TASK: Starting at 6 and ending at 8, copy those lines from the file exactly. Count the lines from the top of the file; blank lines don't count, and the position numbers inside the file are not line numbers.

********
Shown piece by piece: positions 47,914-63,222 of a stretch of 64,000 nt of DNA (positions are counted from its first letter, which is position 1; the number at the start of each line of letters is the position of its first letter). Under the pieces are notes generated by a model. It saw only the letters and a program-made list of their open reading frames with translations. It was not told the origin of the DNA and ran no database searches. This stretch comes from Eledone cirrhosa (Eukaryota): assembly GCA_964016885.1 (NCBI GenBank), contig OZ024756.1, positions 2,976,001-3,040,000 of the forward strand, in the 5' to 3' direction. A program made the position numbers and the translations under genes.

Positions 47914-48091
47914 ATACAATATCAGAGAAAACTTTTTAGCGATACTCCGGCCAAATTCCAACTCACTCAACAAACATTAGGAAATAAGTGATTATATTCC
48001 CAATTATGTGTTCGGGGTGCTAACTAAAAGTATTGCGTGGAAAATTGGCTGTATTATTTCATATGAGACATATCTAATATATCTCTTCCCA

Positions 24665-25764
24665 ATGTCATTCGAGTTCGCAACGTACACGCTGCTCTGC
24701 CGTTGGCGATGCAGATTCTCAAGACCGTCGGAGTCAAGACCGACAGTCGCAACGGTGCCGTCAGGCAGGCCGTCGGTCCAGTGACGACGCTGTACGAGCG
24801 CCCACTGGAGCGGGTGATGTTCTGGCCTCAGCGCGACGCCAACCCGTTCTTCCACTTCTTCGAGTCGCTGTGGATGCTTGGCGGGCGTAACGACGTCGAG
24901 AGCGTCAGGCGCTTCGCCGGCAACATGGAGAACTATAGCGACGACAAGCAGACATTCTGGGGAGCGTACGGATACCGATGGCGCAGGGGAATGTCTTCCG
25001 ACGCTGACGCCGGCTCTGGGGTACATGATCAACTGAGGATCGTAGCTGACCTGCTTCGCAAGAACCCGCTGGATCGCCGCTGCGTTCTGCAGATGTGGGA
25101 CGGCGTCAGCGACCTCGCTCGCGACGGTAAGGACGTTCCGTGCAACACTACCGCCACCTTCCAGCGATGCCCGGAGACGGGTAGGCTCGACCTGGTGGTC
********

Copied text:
24665 ATGTCATTCGAGTTCGCAACGTACACGCTGCTCTGC
24701 CGTTGGCGATGCAGATTCTCAAGACCGTCGGAGTCAAGACCGACAGTCGCAACGGTGCCGTCAGGCAGGCCGTCGGTCCAGTGACGACGCTGTACGAGCG
24801 CCCACTGGAGCGGGTGATGTTCTGGCCTCAGCGCGACGCCAACCCGTTCTTCCACTTCTTCGAGTCGCTGTGGATGCTTGGCGGGCGTAACGACGTCGAG